Lastly, the last P is advertising. Due to its prominence, this component is often wrongly considered as containing the whole of societal marketing. But as could be understood from the prior discussion, it is only 1 piece. Promotion is made up of the integrated use of advertising, public relations, promotions, media advocacy, personal marketing and amusement vehicles. The focus will be on creating and sustaining demand for the product. Public service announcements or paid ads are just one way, however, there are different methods such as coupons, media events, editorials, Tupperware -style parties or business displays. Research is essential to find out the most effective and efficient vehicles to achieve the target market and boost demand. The principal study findings themselves can also be used to obtain publicity for the program at media events and in news stories.

Additional Social Marketing P’s

Publics–Social marketers often have many distinct audiences that their program must tackle in order to be prosperous. Publics identifies both the external and internal groups involved in the program. External publics include the target market, secondary viewers, policymakers, and gatekeepers, while the internal publics are those that are involved in some manner with either approval or execution of the program.

Partnership–Social and health issues are often so complicated that one agency can not make a dent alone. You need to group up with different businesses in the community to truly be effective. You need to find out which organizations have similar goals to yours –not always the same goals–and determine ways it is possible to do the job together.

Policy–Social marketing applications can do well in motivating individual behaviour change, but that’s hard to sustain unless the environment they are in supports that vary for the very long run. Often, policy shift is necessary, and press advocacy programs can be a great match to your social marketing plan.

Purse Strings–Most organizations that develop social marketing programs function through funds provided by sources such as foundations, governmental grants or donations. This adds yet another dimension to the plan development-namely, where will you have the money to create your program?

Example of a Marketing Mix Strategy

As an example, the marketing mix plan for a breast cancer screening effort for elderly women might comprise the following components:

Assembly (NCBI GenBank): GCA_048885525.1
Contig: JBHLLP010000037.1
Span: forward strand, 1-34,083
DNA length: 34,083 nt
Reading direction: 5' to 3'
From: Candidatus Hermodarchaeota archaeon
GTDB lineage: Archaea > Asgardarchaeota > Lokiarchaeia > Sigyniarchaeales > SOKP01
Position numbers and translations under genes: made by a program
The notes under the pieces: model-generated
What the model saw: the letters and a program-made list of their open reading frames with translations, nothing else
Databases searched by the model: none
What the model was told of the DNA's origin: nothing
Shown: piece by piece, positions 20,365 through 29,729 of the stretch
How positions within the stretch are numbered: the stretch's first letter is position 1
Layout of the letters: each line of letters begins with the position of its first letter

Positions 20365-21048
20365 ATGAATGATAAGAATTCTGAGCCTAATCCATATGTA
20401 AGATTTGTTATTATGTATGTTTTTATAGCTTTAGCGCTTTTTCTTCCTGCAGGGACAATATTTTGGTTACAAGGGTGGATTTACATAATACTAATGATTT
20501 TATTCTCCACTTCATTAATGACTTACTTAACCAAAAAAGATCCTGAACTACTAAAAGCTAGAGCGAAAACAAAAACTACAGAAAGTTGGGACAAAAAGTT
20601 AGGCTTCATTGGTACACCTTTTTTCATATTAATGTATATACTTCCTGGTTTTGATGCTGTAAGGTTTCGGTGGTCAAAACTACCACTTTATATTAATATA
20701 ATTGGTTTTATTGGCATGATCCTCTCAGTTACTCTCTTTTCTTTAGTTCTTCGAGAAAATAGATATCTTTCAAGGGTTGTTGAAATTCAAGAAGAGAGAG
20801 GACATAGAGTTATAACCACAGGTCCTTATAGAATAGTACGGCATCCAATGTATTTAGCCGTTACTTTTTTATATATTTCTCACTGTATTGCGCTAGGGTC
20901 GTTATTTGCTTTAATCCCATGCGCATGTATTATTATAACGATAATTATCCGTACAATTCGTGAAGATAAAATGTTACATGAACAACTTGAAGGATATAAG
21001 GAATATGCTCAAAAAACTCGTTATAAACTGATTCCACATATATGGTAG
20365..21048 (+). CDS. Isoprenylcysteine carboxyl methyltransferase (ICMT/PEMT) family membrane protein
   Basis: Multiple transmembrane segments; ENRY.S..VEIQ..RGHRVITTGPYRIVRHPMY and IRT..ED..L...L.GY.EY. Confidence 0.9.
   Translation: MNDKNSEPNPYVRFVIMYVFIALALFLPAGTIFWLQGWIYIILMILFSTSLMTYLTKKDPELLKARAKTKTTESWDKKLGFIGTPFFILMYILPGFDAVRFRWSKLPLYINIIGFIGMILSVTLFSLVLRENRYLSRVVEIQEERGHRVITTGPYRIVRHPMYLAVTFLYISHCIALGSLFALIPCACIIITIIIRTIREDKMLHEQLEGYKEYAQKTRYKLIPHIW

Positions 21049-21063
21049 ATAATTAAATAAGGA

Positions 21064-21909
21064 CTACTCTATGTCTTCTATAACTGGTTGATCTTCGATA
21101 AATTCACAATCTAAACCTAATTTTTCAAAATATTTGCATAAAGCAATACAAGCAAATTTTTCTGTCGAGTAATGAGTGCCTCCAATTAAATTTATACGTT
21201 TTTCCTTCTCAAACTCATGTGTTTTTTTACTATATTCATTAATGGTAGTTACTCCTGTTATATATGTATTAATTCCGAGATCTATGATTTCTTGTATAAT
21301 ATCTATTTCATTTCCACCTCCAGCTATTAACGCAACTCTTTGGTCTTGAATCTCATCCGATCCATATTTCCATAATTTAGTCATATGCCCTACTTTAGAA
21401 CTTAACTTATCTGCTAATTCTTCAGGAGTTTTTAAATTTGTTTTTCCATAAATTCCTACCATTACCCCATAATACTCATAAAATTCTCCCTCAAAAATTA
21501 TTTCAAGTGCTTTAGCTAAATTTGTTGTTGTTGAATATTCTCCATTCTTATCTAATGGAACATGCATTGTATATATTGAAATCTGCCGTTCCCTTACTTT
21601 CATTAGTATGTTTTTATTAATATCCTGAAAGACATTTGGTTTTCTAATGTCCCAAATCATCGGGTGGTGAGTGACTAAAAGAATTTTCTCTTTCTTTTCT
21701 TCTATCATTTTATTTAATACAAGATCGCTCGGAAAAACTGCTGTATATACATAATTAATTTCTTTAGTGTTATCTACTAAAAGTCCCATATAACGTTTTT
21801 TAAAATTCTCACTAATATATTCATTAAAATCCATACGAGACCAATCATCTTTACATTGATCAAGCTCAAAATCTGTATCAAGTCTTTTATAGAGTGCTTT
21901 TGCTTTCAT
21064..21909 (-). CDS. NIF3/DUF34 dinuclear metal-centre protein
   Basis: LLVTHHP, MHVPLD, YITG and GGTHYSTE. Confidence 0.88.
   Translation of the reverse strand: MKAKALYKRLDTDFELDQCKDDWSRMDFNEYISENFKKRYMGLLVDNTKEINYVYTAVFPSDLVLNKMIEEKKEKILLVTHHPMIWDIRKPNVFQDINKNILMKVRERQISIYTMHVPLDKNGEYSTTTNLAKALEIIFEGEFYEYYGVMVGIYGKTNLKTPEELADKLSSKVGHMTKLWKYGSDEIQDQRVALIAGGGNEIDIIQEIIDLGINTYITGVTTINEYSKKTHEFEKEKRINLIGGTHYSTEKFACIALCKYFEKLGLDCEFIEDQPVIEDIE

• The product may be any of these three behaviours: getting an annual mammogram, seeing a physician annually for a breast exam and performing monthly breast self-exams.
  • The purchase price of participating in these behaviours includes the fiscal costs of the mammogram and exam, possible distress and/or embarrassment, time and even the chance of really finding a lump.
  • The location that these educational and medical services are offered could be a portable van, local hospitals, clinics and worksites, determined by the requirements of the target market.
  • Promotion might be done through public service announcements, billboards, bulk mailings, media events and neighborhood outreach.
  • The publics you may want to address contain your target audience (let’s say low-income women age 40 to 65), the folks who affect their choices such as their husbands or physicians, policymakers, public service managers in local radio channels, as well as your board of supervisors and office personnel.
  • Partnerships could be cultivated with local or national women’s collections, corporate sponsors, health care organizations, service clubs or media outlets.
  • The coverage characteristics of the effort may revolve around gaining access to mammograms through lower prices, requiring insurance and Medicaid coverage of mammograms or raising federal funding for breast cancer study.
  • The bag strings, or where the funds will come in, could be governmental grants, like in the National Cancer Institute or the local health department, base grants or an organization including the American Cancer Society.

Each element of the marketing mix should be taken into consideration as the application is designed, for they are the center of the promotion campaign. Research can be used to re evaluate and shape the final product, price, location, promotion and associated decisions.